In a recent and saddening press statement, Chicago’s Redmoon Theatre announced that, due to funding problems, it would be closing its doors for good. This news proved shocking for longtime patrons of the theater, which has been open for 25 years and specialized in offering “out there” art to the public. It was a special, highly unique kind of place and drew in both locals and tourists alike. Most feel that there was never another theater like Redmoon and that, quite sadly, there never will be.
The Redmoon Theater’s (now former) artistic director explained that the goal of the theater wasn’t to turn a profit but instead to provide something new and different to people in and around the Chicago area. And, indeed, the theater, in its time, did just that.
It was, for example, the producer of Chicago’s famed “Fire Festival,” which, in 2015, brought together 50,000 young people and gave them opportunities to participate in arts activities. The most recent event, held at Northerly Island, was truly spectacular and highly attended. And what’s even more spectacular is the hosting theater’s long and rich history.
The Redmoon Theatre got its start as a puppet theater and, over the years, evolved into so much more. It contracted with thousands upon thousands of varied artists to bring free art to the people of Chicago. Unfortunately, though, its efforts proved to be so over-the-top that the theatre eventually lost its non-profit status and funding.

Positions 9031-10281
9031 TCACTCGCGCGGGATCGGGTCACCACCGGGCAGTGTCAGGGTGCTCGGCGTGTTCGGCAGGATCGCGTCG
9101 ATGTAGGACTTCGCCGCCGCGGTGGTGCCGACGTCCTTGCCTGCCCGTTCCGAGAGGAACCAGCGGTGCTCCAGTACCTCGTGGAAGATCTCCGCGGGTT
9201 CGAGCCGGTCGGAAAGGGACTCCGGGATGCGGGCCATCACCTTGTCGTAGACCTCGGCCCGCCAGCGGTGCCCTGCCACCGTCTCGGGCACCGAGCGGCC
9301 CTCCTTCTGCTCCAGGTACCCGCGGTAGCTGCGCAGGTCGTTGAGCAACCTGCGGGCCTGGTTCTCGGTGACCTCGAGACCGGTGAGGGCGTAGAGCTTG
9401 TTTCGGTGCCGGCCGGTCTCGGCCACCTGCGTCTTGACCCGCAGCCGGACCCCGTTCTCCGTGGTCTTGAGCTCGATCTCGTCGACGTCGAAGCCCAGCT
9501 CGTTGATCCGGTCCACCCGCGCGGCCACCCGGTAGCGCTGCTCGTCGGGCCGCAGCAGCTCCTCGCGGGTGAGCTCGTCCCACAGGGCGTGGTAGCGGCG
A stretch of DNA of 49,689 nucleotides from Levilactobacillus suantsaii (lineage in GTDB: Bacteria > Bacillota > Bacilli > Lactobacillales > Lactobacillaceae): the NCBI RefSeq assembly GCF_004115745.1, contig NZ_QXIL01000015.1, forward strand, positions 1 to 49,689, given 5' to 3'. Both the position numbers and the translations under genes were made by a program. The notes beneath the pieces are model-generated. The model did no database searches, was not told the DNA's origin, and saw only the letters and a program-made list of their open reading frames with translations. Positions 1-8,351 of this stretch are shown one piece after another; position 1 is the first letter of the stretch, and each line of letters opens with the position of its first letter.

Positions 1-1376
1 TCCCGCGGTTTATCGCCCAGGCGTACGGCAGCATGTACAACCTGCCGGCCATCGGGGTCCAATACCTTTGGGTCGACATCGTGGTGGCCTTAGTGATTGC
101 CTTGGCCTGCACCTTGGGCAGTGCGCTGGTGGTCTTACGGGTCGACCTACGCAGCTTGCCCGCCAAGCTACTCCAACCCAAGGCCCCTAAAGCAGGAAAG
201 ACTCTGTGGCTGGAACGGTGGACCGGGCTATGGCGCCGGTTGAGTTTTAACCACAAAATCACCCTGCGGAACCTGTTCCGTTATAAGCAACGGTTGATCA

While many are sad and mourning the loss of this city icon, its artistic director and others who have long pasts with the theater are taking the loss in stride. They are proud of how far the theater was able to come in its many years and feel that they are leaving behind a great legacy of many memories and many lives touched.
And while the theater’s doors may be permanently closed, its website, at least for now remains up, featuring a heartfelt goodbye message to all the people who supported and enjoyed its presence over the years.
Its farewell message highlights the fact that Redmoon was able to work in more than 40 Chicago neighborhoods, including many underfunded and often overlooked neighborhoods, and to serve the people of Chicago for a whole quarter of a century. The farewell message ends with several pictures of the theater’s many ventures and accomplishments over the years and does not allude to any plans to reopen in the future. It does, however, invite those with fond memories of Redmoon to share them on the former venue’s social media pages so that all can share in the joy that was once this wonderful theater.
Now, all that Chicago residents can do is sit back and wait. They can wait to see what will fill the spot once held by Redmoon, knowing all the while, that nothing can truly fill the empty spot that is left in all of their hearts and in the heart of the city itself.